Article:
From The Imitation Game to 12 Years a Slave, meet the new breed of liberal-minded tycoons backing indie films Hollywood won't touch

They’re rich enough to take on bold projects, and without them several of the best films of recent years might simply never have been made

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The Independent Culture

Audiences who enjoyed movies such as The Grand Budapest Hotel, Black Swan, American Hustle, The Imitation Game, 12 Years a Slave, Lincoln, Citizen Four and even The Best Exotic Marigold Hotel shouldn’t really be thanking Hollywood for making them. These are all films that were backed by a new wave of billionaires who’ve entered the film business in recent years. These billionaires have been picking up bills that the US studios themselves might once have been expected to pay – but they haven’t always received the credit.

In the old days, when tycoons came to Hollywood, everyone knew their names. One of the most prominent, Howard Hughes, not only made big-budget movies like Hell’s Angels (1930) and Scarface (1932), but had big-budget movies made about him too (among them Martin Scorsese’s The Aviator.) As yet, there don’t seem to be any plans for films about the new generation of Borgia-like patrons who’ve been commissioning new work in Hollywood but their influence is rising.

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Jessica Chastain in Zero Dark Thirty. (AP Photo/Sony - Columbia Pictures, Jonathan Olley)

So who are these new “players” and where does their money come from? They tend to be on the secretive side and many have hired top industry executives to run their companies. Most appear to be in the movie business for the long haul, not just to support one or two vanity projects before moving on to their next playthings. With the Hollywood studios devoting most of their resources to making huge-budget blockbusters while closing their so-called “speciality” art film divisions, these reticent tycoons have stepped into the breach to back what are fancifully called “mid-budget” movies – that’s to say films in the $30m to $70m range .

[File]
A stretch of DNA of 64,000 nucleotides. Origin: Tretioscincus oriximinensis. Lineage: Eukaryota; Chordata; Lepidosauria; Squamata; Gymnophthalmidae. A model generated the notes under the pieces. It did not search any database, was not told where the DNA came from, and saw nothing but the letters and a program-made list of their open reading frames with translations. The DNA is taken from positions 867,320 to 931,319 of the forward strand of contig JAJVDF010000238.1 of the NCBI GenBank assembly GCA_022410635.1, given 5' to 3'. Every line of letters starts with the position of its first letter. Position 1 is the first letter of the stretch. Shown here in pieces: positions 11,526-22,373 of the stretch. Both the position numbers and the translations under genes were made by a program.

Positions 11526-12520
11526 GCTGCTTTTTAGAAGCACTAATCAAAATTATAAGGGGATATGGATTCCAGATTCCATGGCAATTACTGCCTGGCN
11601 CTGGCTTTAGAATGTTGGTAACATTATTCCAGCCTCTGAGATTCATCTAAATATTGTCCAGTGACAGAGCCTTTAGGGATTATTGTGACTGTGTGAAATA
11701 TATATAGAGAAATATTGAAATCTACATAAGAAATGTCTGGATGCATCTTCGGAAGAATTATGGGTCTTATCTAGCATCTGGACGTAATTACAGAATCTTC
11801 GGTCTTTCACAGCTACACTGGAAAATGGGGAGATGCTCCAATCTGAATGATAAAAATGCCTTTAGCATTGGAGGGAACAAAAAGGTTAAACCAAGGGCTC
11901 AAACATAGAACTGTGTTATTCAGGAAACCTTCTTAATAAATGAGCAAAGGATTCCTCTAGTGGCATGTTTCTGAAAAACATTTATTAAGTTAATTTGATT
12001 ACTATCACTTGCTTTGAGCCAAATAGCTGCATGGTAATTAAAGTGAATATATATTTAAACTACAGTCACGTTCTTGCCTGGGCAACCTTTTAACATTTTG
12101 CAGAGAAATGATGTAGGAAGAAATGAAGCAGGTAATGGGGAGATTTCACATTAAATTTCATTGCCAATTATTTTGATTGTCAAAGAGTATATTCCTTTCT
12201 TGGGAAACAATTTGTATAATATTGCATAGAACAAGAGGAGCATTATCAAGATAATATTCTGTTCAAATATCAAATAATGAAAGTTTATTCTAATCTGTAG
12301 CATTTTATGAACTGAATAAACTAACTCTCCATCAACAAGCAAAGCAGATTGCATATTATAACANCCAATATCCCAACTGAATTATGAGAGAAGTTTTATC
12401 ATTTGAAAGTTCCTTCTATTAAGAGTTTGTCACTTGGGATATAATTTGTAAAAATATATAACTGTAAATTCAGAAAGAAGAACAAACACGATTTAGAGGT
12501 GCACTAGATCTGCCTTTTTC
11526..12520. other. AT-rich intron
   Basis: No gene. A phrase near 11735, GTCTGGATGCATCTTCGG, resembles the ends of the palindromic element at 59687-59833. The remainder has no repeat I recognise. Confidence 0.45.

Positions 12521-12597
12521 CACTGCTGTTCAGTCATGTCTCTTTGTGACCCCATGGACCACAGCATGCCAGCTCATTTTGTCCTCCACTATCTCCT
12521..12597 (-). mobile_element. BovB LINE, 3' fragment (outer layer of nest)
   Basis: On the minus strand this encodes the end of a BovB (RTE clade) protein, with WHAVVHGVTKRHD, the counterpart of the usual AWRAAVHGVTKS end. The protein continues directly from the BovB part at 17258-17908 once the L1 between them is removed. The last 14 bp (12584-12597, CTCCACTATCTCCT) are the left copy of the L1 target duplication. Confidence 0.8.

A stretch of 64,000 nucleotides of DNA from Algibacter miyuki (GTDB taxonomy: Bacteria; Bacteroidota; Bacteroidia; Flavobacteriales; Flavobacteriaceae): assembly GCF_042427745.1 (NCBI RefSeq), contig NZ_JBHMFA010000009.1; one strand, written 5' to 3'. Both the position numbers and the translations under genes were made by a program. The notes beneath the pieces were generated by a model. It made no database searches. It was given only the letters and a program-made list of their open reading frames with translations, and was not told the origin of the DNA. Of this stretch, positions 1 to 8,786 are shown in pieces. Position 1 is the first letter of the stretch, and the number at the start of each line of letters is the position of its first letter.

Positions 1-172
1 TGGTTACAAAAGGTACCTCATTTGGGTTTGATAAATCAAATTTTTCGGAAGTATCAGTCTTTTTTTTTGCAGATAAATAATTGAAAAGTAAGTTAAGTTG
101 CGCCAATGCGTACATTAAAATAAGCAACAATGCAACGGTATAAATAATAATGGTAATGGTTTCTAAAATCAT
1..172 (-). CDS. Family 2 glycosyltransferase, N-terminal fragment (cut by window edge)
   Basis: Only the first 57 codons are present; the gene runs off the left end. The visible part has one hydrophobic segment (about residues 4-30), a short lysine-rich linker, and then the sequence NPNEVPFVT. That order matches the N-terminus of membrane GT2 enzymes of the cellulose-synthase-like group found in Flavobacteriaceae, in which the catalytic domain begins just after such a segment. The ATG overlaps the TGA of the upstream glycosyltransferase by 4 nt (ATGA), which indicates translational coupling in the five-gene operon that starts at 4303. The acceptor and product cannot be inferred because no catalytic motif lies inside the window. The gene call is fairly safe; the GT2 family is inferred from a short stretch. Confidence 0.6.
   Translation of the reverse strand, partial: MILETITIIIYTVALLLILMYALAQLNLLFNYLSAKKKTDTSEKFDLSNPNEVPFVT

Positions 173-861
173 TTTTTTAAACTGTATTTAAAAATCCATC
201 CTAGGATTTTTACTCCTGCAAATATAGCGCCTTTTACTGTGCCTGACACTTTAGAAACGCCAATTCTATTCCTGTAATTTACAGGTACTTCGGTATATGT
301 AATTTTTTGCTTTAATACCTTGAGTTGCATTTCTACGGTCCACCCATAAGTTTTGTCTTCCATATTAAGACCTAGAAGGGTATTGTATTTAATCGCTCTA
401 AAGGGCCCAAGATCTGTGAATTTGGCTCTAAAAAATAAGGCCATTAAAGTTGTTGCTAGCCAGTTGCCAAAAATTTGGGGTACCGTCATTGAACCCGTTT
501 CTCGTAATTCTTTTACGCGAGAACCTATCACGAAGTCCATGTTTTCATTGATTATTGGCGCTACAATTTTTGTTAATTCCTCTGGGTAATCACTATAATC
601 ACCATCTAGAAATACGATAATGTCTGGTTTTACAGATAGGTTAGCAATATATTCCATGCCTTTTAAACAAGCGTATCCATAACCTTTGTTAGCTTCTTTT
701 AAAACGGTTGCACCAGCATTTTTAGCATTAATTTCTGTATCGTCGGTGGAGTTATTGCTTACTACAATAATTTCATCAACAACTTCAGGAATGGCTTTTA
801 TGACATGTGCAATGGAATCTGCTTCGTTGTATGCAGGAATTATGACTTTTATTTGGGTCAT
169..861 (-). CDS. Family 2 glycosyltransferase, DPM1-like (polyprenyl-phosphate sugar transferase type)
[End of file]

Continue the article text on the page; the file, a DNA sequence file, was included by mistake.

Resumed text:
One of the most prominent is Megan Ellison, the founder of Annapurna Pictures. Still in her late twenties, she is the daughter of Larry Ellison, the multi-billionaire behind the Oracle Corporation. Annapurna has already racked up the kind of credits other film companies would spend decades in accumulating: visionary movies like Spike Jonze’s Her (2013) and Oscar-nominated such as David O Russell’s American Hustle (2013) and Kathryn Bigelow’s Zero Dark Thirty (2012).

“I am absolutely terrified to be up here,” Ellison confessed last year when she took to accept the LA Film Critics’ New Generation Award. You can’t imagine Howard Hughes being cowed by an audience of film critics – or indeed even taking the time to attend one of their evens. Her modesty was startling in a business generally defined by egotism as well as by money.

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‘The Grand Budapest Hotel’

Actress Jessica Chastain didn’t hold back in her praise when she wrote in Time magazine last spring, “Megan is not only changing the direction our industry is going in, she’s also enriching our culture. Where would we be without Lorenzo the Magnificent supporting Leonardo da Vinci and Michelangelo?”

It is noticeable that in her public pronouncements, Ellison always talks about cinema as an art rather than as a business. There was just a hint of Pippi Longstocking about the speech that she gave last month in Cannes when she and Jane Fonda won the inaugural “Women in Motion” awards. She quoted Kurt Vonnegut’s remark that, “The arts are not a way to make a living. They are a very human way of making life more bearable,” adding “that’s what I believe and that’s what I want to be a part of.” These aren’t remarks you could imagine a Jack Warner or Louis B Mayer making.

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Shining stars: Bill Murray, Frances McDormand, Edward Norton and Bruce Willis in Wes Anderson's 'Moonrise Kingdom' (FOCUS FEATURES)

Another billionaire financier, Steven M Rales, co-founder of huge American business conglomerate the Danaher Corporation, seems to take a similarly benign approach to his film activities. Through his company Indian Paintbrush, Rales has backed several of Wes Anderson’s films including The Grand Budapest Hotel (2014), Moonrise Kingdom (2012) and The Fantastic Mr Fox. Like Ellison, he keeps a low public profile but that hasn’t stopped the American press from nicknaming him “Fantastic Mr Finance”.